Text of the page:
Chemosensory Perception

, Volume 8, Issue 4, pp 183–191 | Cite as

Iran Smell Identification Test (Iran-SIT): a Modified Version of the University of Pennsylvania Smell Identification Test (UPSIT) for Iranian Population

  • Safa TaherkhaniEmail author
  • Fathollah Moztarzadeh
  • Jalal Mehdizadeh Seraj
  • Seyed Saeed Hashemi NazariEmail author
  • Farzad Taherkhani
  • Jaber Gharehdaghi
  • Arash Okazi
  • Sevda Pouraghaei



Based on cultural adaption, various types of olfactory tests have been designed in different countries. The aim of this study was to develop a standardized smell identification test to evaluate the olfactory function of Iranian population.


For designing Iran smell identification test (Iran-SIT), we selected the most familiar odors for Iranians, and prepared a 24-item smell identification test in four-alternative forced-choice paradigm. We tested 577 healthy subjects aged 6 to 68 years by Iran-SIT. In order to assess the reliability and stability of Iran-SIT over time, 96 subjects participated in the retest study after 5 months.


All odors of Iran-SIT were identified by more than 70 % of subjects. Identification scores were significantly changed by age. Children and elderly subjects represented significantly lower identification scores than adult aged 20–50 years. There were no significant differences between adult aged 20–50 years. Test-retest study revealed that Iran-SIT is a highly reliable and valid test (Pearson’s correlation coefficient between test-retest identification scores: r = 0.93). In order to classify adult patients into four olfactory disorder levels, we determined diagnostic criterion of olfactory disorder using Iran-SIT based on the identification score obtained from subjects aged 20–50 years.


Iran-SIT with high reliability and validity has adequacy to distinguish among normosmia, mild microsmia, severe microsmia, and anosmia.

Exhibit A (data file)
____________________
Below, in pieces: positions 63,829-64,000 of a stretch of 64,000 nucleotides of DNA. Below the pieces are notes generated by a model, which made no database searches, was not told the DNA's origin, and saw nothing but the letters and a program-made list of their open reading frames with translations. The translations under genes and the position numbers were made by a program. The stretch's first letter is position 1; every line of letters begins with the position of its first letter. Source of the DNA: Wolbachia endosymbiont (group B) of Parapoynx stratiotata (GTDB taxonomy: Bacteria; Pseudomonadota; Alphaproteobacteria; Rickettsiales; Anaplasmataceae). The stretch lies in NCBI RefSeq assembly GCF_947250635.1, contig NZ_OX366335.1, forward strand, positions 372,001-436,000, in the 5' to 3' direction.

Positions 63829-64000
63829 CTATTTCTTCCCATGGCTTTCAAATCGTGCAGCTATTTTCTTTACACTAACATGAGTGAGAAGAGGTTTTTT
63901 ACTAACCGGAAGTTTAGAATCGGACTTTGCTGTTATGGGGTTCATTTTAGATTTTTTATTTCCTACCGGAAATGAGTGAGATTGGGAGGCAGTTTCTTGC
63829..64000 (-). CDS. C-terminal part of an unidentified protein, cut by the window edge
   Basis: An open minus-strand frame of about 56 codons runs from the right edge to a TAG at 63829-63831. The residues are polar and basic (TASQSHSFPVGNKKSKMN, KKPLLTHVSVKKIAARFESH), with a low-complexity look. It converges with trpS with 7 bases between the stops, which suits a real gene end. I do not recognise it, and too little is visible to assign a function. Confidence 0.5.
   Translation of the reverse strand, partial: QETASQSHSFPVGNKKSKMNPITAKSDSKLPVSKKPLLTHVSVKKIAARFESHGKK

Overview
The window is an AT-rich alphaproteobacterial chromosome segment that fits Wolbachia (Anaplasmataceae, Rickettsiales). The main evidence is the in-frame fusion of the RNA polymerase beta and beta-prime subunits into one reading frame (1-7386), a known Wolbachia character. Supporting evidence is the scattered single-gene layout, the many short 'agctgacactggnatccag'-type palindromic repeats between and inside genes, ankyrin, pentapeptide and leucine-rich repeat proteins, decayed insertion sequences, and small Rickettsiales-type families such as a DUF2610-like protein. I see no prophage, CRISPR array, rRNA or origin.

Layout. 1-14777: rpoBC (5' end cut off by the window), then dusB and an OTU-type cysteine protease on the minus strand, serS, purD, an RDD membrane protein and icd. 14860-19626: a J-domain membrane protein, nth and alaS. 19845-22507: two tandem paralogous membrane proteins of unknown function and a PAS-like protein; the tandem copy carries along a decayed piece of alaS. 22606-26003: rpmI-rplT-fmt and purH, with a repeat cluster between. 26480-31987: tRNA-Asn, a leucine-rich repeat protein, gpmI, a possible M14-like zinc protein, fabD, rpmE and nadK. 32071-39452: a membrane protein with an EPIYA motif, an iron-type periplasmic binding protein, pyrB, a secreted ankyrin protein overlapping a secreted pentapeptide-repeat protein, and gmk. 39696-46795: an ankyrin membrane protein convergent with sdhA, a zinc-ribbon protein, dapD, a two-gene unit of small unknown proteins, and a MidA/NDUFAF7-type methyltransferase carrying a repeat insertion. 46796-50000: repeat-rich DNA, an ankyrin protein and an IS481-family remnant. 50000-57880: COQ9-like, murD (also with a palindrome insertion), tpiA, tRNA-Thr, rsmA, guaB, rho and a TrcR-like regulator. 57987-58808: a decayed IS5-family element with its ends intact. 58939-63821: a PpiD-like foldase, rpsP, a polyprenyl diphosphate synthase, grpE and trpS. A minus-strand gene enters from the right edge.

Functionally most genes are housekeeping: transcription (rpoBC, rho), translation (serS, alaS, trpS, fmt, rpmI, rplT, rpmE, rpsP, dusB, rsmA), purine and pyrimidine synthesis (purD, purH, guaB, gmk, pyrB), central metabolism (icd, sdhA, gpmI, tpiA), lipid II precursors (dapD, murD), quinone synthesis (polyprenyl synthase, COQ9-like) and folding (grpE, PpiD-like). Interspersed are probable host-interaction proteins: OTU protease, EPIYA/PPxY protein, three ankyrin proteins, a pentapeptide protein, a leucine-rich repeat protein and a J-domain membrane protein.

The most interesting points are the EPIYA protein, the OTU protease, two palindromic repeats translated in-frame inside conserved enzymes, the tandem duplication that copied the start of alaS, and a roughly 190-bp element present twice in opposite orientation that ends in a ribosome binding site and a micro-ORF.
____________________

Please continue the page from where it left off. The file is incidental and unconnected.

Smell identification test (SIT) Iranian population Chemical sense Olfactory function Anosmia Age 



This work was carried out with financial support from the Iran National Science Foundation (INSF). The authors wish to thank the Iranian Legal Medicine Research Center for supporting us to conduct the study on detecting malingering. We are very grateful to Dr. Saloumeh Salarian, Dr. Ebrahim Razmpa, Dr. Amin Amali, Dr. Shahin Bastaninejad, Dr. Masoud Mozafari, and Dr. Maryam Ghaffari for their valuable guidance. Special thanks are owed to all who participated in our study with great patience and kindness.

Compliance with Ethics Requirements

All procedures followed were in accordance with the ethical standards of the institutional and national research committee and with the Helsinki Declaration of 1975, as revised in 2013. Informed consent was obtained from all individual participants for being included in this study.

Conflict of Interest

The authors declare that they have no competing interests.


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Copyright information

© Springer Science+Business Media New York 2015

Authors and Affiliations

  1. 1.Department of Biomedical Engineering (Center of Excellence)Amirkabir University of TechnologyTehranIran
  2. 2.Department of OtolaryngologyTehran University of Medical SciencesTehranIran
  3. 3.Safety Promotion and Injury Prevention Research CenterShahid Beheshti University of Medical SciencesTehranIran
  4. 4.Department of Epidemiology, School of Public HealthShahid Beheshti University of Medical SciencesTehranIran
  5. 5.Department of Mechanical EngineeringTehran UniversityTehranIran
  6. 6.Department of Legal Medicine Research CenterTehran University of Medical SciencesTehranIran
  7. 7.Forensic Medicine DepartmentTehran University of Medical SciencesTehranIran

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